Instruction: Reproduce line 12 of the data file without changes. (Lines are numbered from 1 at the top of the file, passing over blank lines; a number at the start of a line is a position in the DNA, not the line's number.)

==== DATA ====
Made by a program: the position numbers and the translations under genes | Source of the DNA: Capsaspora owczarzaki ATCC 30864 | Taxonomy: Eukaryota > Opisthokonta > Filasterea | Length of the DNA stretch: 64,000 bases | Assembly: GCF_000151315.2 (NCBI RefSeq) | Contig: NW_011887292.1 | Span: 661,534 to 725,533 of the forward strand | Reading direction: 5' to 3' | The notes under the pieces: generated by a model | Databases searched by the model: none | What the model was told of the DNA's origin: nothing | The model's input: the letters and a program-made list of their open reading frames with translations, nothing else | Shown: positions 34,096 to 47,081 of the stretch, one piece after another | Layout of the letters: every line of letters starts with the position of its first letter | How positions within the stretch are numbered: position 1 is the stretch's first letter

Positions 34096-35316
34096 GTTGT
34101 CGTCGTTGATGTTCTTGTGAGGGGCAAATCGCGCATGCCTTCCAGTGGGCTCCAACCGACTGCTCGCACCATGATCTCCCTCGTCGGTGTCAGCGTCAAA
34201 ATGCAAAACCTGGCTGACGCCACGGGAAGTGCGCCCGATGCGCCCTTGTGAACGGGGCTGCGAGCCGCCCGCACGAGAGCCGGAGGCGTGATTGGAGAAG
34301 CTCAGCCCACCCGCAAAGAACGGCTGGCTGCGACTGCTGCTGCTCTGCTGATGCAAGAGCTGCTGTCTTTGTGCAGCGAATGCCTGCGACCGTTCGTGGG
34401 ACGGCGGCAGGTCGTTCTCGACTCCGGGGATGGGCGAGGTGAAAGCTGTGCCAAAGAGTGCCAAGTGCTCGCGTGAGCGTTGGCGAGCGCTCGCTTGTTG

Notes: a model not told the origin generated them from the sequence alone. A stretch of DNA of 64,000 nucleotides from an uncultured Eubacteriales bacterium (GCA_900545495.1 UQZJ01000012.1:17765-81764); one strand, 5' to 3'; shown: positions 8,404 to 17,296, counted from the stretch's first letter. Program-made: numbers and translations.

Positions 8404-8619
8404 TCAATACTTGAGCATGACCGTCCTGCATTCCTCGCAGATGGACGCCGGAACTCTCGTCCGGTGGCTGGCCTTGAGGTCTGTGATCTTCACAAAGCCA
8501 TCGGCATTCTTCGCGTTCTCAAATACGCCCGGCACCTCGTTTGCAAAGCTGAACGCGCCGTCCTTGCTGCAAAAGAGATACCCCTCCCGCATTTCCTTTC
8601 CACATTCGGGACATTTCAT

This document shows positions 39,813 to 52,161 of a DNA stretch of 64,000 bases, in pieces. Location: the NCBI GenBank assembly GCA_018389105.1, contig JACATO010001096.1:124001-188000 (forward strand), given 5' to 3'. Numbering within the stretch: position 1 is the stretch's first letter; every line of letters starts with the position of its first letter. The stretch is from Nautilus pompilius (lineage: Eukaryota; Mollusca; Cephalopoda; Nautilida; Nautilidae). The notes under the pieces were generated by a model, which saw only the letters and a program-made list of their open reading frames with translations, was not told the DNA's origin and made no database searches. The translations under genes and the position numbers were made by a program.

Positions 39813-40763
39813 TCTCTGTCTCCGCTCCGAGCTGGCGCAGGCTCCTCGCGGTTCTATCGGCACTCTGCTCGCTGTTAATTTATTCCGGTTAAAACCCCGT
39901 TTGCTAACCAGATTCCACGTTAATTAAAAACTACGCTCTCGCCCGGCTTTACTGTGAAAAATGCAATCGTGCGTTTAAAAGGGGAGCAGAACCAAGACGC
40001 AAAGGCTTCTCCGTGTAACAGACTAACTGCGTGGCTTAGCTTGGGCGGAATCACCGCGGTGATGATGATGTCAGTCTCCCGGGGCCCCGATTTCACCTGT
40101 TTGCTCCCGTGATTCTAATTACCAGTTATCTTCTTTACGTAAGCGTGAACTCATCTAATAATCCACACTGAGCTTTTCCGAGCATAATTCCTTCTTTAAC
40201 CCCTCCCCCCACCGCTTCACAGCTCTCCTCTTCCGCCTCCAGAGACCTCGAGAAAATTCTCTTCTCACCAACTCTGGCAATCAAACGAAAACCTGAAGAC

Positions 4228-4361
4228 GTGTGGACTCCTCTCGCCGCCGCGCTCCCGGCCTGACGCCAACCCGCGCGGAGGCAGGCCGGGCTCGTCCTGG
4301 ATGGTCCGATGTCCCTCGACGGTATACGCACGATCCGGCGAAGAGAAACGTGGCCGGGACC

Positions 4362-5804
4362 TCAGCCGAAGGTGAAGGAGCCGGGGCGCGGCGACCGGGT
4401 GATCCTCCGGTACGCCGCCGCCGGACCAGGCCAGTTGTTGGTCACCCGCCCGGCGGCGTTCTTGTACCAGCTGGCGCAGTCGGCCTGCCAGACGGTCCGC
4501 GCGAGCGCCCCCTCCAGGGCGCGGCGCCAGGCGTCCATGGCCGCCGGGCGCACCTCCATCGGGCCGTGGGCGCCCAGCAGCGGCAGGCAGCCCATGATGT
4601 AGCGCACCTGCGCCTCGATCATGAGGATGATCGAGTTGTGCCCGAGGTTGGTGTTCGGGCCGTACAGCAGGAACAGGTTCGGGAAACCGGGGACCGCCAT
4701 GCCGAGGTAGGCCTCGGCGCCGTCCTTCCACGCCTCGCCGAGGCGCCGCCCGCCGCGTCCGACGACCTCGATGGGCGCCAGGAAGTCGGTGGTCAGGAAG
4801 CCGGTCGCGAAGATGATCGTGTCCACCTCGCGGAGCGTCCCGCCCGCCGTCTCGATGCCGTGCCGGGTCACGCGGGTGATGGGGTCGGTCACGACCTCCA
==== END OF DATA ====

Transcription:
8601 CACATTCGGGACATTTCAT